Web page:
It was once a common opinion that brain function peaks during early adulthood before gradually declining and eventually leading to brain fog and lapses in memory during old age.
Now, however, it’s a widely accepted idea that a person’s lifestyle is a major factor when it comes to cognitive decline. People are also more aware that things like poor diet, chemicals, toxins, stress and lack of sleep can negatively affect the way the brain functions.
The opposite is also true in that a healthy lifestyle can do wonders for your brain like promote neurogenesis, a process where the brain gives birth to new neurons. Recent studies have proven that the brain’s memory center AKA the hippocampus, can regenerate through an entire lifetime provided that it’s given the tools to do so.
The good news is that these “tools” are mainly lifestyle-based and don’t require you to spend cash on any medical procedure or any expensive prescription medication at all to boost your brain and your memory. All you need to do is to simply try out these following tricks.
5) Eat Right
Your diet plays a huge role in maintaining good memory. Fresh vegetables and healthy fats are essential. Foods like celery, broccoli, durry, walnuts and cauliflower contain antioxidants and other helpful compounds that promote brain health as well as stimulate the production of new brain cells. One healthful fat for brain function is coconut oil. According to studies, two tablespoons of coconut oil can supply you with 220 grams of medium chain triglycerides or MCT, which helps as a preventive measure against degenerative neurological diseases.
Whenever you exercise, your brain’s nerve cells release what’s known as brain-derived neurotrophic factor (BDNF), a type of protein that triggers other chemicals that promote neural health and improves cognitive function. Exercises like strength training and high-intensity interval exercise encourages your brain to work at optimum capacity by stimulating nerve cells to multiply and strengthening neuronal interconnections.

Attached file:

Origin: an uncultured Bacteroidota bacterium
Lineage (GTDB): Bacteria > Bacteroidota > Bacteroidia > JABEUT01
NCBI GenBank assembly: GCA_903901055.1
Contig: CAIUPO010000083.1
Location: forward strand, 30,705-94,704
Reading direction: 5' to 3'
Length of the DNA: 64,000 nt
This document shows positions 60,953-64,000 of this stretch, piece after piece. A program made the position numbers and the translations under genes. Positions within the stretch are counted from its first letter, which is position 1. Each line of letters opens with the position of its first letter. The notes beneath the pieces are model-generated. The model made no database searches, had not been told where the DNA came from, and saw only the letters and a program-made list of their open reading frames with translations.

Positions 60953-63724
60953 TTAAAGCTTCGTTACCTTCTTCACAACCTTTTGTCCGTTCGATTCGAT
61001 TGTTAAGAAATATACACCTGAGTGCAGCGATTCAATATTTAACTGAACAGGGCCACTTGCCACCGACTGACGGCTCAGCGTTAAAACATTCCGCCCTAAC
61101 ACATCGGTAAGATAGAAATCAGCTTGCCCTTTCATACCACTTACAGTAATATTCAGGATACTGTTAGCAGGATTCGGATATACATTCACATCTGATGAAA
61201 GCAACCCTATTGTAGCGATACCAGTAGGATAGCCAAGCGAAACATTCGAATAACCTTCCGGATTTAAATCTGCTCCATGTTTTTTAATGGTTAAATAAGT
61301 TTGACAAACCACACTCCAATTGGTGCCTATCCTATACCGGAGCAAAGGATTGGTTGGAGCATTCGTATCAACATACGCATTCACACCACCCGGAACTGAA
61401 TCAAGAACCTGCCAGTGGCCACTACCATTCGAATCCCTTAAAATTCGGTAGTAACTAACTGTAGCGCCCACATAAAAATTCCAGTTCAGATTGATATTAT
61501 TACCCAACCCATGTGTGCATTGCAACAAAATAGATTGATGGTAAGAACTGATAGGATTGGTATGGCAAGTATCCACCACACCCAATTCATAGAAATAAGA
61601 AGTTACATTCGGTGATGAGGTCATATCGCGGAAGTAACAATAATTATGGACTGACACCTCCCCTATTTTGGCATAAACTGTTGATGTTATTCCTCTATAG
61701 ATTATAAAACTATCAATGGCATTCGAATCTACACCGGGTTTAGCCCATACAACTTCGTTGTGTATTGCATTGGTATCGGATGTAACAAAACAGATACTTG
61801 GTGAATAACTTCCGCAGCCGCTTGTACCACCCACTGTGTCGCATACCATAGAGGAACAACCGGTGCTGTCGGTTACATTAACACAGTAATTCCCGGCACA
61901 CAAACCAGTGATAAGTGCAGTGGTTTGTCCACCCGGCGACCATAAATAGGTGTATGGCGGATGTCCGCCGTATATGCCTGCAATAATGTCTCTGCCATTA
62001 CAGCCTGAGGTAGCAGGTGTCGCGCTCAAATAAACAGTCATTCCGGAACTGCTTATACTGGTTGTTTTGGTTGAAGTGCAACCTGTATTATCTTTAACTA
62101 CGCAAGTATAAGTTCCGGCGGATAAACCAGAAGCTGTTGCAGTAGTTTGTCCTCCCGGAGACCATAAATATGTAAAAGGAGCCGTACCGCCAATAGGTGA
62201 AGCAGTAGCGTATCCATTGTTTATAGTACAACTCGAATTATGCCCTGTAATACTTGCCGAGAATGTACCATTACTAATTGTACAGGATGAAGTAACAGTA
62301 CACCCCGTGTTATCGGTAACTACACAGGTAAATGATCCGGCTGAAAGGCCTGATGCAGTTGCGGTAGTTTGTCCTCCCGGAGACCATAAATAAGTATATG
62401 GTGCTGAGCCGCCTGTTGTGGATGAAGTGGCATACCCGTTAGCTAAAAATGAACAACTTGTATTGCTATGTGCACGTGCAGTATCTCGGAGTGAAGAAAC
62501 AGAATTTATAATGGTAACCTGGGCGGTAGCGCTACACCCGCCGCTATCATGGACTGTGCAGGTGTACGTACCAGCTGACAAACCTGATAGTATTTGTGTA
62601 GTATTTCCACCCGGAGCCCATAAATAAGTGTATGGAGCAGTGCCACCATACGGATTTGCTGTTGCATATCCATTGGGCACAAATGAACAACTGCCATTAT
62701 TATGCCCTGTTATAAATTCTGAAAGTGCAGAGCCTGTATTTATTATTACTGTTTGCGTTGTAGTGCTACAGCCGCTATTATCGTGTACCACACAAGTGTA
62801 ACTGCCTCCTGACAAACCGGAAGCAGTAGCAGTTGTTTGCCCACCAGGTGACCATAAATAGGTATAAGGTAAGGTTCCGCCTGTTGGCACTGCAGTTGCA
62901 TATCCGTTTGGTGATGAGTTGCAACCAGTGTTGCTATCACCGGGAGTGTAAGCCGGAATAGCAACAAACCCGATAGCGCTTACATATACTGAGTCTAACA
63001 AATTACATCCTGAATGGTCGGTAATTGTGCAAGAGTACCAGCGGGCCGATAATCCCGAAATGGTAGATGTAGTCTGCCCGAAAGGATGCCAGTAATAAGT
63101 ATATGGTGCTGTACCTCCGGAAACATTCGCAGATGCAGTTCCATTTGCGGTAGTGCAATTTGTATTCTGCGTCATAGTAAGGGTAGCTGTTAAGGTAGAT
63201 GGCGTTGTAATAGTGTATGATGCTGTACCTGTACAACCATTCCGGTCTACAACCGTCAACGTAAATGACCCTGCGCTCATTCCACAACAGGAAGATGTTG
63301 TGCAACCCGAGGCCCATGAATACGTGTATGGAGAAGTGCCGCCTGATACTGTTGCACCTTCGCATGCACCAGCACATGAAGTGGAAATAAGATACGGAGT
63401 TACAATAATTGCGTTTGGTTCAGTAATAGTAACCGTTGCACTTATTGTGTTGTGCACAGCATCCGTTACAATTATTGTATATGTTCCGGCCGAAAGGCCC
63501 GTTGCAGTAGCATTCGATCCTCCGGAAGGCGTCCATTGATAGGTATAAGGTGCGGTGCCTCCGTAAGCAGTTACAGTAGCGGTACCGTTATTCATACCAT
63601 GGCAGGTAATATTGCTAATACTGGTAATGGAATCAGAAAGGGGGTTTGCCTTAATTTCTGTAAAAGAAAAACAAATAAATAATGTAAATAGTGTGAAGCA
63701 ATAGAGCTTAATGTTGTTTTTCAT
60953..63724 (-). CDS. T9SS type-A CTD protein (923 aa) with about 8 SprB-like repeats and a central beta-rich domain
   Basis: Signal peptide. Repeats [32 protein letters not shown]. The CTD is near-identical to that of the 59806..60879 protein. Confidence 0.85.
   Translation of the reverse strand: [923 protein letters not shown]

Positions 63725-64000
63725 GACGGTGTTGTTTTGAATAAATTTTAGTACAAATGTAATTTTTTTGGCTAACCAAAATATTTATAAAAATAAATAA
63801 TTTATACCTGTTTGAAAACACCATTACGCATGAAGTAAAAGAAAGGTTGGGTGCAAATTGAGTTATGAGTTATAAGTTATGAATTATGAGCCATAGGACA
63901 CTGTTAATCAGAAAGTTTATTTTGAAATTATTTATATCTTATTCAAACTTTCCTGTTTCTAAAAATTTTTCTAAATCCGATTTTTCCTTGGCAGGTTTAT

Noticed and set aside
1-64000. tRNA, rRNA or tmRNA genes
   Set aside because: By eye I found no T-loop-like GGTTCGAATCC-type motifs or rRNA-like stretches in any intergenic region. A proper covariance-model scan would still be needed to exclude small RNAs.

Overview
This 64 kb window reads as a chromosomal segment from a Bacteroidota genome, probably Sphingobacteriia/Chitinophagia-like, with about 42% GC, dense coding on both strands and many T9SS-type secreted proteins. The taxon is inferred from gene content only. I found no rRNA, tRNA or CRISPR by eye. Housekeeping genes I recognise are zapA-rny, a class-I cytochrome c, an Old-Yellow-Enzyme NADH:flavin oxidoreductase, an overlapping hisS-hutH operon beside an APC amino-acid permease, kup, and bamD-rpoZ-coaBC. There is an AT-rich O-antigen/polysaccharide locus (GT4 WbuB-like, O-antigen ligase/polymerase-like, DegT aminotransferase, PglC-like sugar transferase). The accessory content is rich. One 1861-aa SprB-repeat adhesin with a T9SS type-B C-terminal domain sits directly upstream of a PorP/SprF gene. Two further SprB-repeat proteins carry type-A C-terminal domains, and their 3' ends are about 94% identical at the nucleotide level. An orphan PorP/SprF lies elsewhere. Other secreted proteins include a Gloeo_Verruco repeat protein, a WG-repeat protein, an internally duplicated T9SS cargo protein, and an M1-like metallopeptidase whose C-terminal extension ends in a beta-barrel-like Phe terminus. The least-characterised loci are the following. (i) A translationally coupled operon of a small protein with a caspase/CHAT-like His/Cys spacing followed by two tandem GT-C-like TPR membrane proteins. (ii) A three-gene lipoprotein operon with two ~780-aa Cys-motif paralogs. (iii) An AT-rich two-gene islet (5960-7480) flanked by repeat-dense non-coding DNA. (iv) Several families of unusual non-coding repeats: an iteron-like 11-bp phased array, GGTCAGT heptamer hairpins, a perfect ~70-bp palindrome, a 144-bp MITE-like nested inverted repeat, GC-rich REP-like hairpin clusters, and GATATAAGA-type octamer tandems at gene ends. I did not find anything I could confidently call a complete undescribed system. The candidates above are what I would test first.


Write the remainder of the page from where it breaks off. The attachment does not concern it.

3) Get A Good Night’s Sleep
According to a study dine in Harvard, people are 33% more likely to figure out and infer connections among distantly related ideas after sleeping. Countless studies have also proven that sleep can not only strengthen your memories, it can also actually help you “practice” your performance skills learned while you were awake (it’s a process called consolidation).
2) Don’t Multitask
Although the point of multitasking is to simultaneously do as many things as possible, as quickly as possible, research has shown that doing multi tasks to only leads to more mistakes, less concentration, and less efficiency.
According to studies, it takes about eight seconds to fully commit a piece of information to memory, so if you’re busy talking on your phone when you put down your car keys, it’s highly unlikely you’ll remember where you put them.
The nex time you find yourself trying to do 3 tasks at once, stop yourself and bring back your attention and focus to the task at hand. Doing this will not only help you get things done, it will also make you less prone to errors.
1) Play Brain Games
Not challenging your brain with new information can actually cause it to deteriorate. The good news is that according to a study about brain plasticity, you can reverse brain degeneration by simply providing your brain with appropriate stimulus.
Playing brain games is one of the best ways to challenge and boost your brain skills like reading, comprehension and memorization. Experts advise though that you should only spend about 20 minutes a day on these brain games (and only five to seven minutes on each game) as spending longer amounts of time on a game can weaken the benefits.